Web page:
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March 14, 2006

Chicken Little

When a computer generated animated movie used to come out it was a big deal. Does anyone else remember examining the dust blowing around in Toy Story 2, or Sully's fur in Monsters Inc? Now, only a few years later, they seem to be ten-a-penny. I can't imagine a big Hollywood release getting away with being just old style flat images any more.

Chicken Little is the latest effort from Disney, and it does look good. They haven't gone overboard on the CGI tricks however, and have produced a more rounded, less textured world, which will appeal to the younger target audience. It's pretty obvious that many Pixar films unashamedly target adults, especially computer geeks, as well as the kids This one only has a few in-jokes for the grown-ups, like a scene from an Indiana Jones film, and some obvious War of the Worlds imagery.

The story starts out as fairly standard fare. Young Chicken Little lives with his dad in a single parent family - mother is missing, presumed dead from the way dad still has her photo on the wall. What's going on these days with families - Nemo had no mother, and Lilo had no parents at all!

He causes a panic in the streets when he tells everyone the sky is falling, and his dad makes him feel bad by not believing him. The rest of the film is an attempt by Chicken Little to prove to his dad that he was right, and to get him to realise he should be a better father. This is really handled quite badly in my opinion, over sentimental, with kids acting far older than their age. One of Chicken's friends, Abby Mallard, is even some kind of psychology expert.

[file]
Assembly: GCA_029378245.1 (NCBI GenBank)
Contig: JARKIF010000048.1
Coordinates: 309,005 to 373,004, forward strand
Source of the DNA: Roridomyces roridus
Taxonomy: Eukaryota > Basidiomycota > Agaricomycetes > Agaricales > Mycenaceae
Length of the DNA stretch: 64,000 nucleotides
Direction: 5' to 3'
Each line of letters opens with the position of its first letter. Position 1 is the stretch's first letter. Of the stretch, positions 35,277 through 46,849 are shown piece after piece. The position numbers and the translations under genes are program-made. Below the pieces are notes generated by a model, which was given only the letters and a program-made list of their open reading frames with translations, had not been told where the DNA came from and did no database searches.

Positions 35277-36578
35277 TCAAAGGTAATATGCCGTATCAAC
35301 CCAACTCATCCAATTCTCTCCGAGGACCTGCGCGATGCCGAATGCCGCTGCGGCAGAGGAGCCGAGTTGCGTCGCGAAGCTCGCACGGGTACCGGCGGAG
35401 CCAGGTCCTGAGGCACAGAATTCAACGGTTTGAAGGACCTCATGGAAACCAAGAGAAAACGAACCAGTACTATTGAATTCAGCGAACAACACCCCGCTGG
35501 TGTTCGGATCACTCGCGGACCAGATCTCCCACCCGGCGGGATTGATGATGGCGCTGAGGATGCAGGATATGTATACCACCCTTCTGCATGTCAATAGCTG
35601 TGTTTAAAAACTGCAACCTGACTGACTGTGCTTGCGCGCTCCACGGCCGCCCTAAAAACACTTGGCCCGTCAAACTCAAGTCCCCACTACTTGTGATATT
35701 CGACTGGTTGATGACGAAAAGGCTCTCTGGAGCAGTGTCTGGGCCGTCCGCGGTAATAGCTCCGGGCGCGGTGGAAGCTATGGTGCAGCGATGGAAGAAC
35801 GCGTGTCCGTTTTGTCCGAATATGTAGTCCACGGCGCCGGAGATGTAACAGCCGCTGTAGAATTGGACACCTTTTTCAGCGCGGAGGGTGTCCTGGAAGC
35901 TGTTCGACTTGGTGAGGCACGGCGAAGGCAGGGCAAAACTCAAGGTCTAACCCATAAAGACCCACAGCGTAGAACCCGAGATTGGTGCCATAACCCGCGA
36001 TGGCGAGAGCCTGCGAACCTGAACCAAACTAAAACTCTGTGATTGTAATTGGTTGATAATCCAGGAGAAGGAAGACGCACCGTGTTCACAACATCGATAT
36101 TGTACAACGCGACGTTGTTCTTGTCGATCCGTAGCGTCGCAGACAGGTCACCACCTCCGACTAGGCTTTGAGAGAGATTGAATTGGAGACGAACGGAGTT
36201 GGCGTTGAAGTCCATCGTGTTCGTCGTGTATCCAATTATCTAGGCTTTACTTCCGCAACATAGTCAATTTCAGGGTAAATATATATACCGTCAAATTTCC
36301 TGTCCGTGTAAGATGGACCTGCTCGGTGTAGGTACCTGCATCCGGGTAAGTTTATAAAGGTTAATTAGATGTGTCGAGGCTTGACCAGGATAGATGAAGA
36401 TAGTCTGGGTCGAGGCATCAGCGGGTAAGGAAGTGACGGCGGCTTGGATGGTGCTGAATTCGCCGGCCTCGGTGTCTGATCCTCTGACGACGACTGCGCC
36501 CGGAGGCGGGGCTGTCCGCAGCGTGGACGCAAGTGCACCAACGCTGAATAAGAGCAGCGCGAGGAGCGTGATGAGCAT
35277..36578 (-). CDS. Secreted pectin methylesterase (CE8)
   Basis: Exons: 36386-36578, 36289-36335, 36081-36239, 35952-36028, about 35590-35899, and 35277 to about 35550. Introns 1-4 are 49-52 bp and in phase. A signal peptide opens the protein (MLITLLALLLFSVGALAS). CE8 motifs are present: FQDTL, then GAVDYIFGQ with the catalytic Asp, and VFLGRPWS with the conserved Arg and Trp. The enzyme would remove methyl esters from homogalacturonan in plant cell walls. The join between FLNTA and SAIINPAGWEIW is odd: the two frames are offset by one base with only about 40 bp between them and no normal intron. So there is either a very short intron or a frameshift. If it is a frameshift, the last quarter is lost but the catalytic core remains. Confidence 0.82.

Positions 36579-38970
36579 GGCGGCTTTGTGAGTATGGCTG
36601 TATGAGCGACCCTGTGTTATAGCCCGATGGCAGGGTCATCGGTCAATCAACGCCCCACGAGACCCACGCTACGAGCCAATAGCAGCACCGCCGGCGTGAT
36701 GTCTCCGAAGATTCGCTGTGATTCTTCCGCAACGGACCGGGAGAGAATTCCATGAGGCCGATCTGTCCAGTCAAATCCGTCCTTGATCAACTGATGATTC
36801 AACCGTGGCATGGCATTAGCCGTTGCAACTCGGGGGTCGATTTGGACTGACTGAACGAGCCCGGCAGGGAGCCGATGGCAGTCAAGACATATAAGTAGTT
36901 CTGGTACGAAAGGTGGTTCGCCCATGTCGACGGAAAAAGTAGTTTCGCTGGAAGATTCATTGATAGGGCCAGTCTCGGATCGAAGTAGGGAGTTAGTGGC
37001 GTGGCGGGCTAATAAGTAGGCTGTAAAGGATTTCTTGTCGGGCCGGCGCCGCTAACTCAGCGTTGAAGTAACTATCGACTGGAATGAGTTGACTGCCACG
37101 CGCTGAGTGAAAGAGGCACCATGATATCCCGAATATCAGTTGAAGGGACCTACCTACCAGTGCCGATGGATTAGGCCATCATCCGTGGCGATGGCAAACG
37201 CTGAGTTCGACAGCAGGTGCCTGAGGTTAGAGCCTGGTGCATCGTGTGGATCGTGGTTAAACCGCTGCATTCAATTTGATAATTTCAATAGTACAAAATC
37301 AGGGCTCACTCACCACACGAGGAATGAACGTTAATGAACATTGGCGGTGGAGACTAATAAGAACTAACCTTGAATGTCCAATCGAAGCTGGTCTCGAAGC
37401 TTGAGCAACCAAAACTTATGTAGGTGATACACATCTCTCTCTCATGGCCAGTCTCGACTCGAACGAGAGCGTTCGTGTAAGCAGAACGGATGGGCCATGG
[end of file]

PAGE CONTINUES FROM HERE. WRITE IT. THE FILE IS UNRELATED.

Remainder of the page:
None of these complaints will really bother the children watching however. Chicken's friends are a lovable bunch of misfits. There is some mild peril to keep it exciting, and it all works out for the best in the end.

There are a lot of songs in this movie, and it's mostly all feel-good stuff. Even depressing sounding titles like "The End of The World As We Know It" by R.E.M have a bouncy melody. Some are by original artists, and some are voiced by the characters, but interestingly there are no brand new titles, it's all old songs, or cover versions. I kept expecting Chicken to speak with a Woody Allen voice, and his dad really ought to have been Dan Goodman. If you like playing 'spot the voice' in animated films then you'll have a bit of a struggle as none of these are instantly recognisable, except perhaps a certain starship captain.

Overall, a fun kids film, though a bit annoyingly sentimental for adults.

Posted by se71 at March 14, 2006 11:17 AM


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